Dad and I rescued two honey bee colonies today in Palo Alto, CA. We arrived at Stuart’s place around 9:30AM and immediately started to set up for the day’s work on removing the two colonies living in the walls right next to the chimney.
Here’s a picture showing the upper and lower colonies, both require a ladder to reach.
We tackled the lower colony first, said to be the first to move into the wall. Exposing the bee colony and combs took more time than I expected. The stucco up there are about 2 inches thick, and of course when stuck on the wire mesh it was a B*TCH to remove. After we removed enough we had to remove some wood, first a piece of plywood as I was hoping they were right there inside the wall. But I was wrong. We had to remove the header joist as they were living in between the floor joists.
The lower colony had about 10 comb sections that ran pretty deep inside, and my knife that I use for most cutouts was not long enough. I’ll have to go buy a longer knife! Anyways, we saved almost all the brood, larvae, and eggs. Rubber banded them onto medium frames.
We did not catch the queen from the lower colony, at least didn’t get a visual, but she could have been sucked up the bee vac with the other bees.
The upper colony we had to removed tar paper and a piece of plywood but didn’t find the colony! Bad news! The bees were going through a gap between the framing and the chimney. Good news, I was able to see and reach the two comb sections with my finger and tool. And good news again, actually got very lucky as there is no way the bees could have expanded behind the chimney. About 5 inches in from the gap there’s framing, which prevents the bees from moving behind the chimney. If they did it would be very difficult to remove from the outside, and from what Stuart said, inside would not be ideal either.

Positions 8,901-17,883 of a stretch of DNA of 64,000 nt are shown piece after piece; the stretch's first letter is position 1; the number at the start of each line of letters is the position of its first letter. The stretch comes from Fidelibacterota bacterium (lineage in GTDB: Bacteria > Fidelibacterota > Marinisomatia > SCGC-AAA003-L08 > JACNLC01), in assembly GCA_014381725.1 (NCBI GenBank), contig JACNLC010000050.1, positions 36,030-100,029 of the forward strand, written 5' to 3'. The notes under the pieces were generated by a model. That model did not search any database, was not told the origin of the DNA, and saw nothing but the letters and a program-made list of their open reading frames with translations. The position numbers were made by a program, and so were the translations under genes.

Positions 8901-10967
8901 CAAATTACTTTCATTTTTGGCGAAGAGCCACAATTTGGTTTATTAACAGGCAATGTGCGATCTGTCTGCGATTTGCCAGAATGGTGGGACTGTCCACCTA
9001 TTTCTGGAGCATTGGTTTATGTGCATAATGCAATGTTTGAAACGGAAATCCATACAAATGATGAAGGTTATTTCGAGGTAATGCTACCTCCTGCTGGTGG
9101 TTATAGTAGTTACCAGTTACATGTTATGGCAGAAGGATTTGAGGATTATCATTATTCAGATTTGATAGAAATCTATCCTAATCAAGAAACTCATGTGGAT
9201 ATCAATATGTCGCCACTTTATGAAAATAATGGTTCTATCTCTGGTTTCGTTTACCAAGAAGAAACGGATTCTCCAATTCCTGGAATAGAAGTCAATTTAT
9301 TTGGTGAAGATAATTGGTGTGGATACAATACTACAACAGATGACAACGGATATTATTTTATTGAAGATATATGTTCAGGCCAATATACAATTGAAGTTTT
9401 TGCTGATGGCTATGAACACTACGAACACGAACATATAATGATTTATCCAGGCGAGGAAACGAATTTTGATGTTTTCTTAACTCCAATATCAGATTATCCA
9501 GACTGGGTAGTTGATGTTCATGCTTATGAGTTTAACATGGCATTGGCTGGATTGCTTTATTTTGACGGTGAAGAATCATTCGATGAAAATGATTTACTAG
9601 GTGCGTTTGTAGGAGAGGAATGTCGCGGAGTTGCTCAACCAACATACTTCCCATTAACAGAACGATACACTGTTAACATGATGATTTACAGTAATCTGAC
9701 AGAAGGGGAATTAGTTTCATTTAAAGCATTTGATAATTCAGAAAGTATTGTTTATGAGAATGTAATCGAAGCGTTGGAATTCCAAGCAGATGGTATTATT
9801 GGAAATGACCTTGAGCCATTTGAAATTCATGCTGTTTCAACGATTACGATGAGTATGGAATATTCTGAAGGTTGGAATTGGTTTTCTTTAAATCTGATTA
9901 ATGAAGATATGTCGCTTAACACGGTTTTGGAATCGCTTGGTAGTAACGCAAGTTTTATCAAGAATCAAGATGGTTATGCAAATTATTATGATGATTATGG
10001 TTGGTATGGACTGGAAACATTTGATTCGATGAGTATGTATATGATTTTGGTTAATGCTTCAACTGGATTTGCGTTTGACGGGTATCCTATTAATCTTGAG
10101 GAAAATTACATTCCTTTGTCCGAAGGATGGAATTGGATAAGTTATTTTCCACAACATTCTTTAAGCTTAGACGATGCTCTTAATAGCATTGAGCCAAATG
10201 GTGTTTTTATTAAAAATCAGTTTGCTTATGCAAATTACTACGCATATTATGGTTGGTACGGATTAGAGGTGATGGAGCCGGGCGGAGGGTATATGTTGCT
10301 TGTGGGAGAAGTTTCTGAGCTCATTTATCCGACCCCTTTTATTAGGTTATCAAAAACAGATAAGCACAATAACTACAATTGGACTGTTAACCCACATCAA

So after I removed the two combs from the upper colony my dad scaled the tall ladder and smoked the heck out of them as we don’t have any Bee Quik, will buy some next time. After I short period we noticed a huge cluster of bees congregating at one of the top corners of the chimney. Immediately I said let’s get a taller ladder to get me up to the roof, the queen is up there. I was right on as I found the queen just standing in the middle of the big cluster, not even running around. I caught her and a few workers in my homemade queen cage and brought her down for a picture and show-and-tell.
The Queen is right in the center of this photo.
Below are some photos take by Stuart. (Thanks!)
Here is today’s final tally:
Two colonies rescued but only caught the queen from the upper hive
Bee stings: Dad zero, Stuart 1, and me 2 (they got me through my bee suit)
Bee Removal duration: 8 hours
Honey: None kept as they were sprayed
One dead shop vac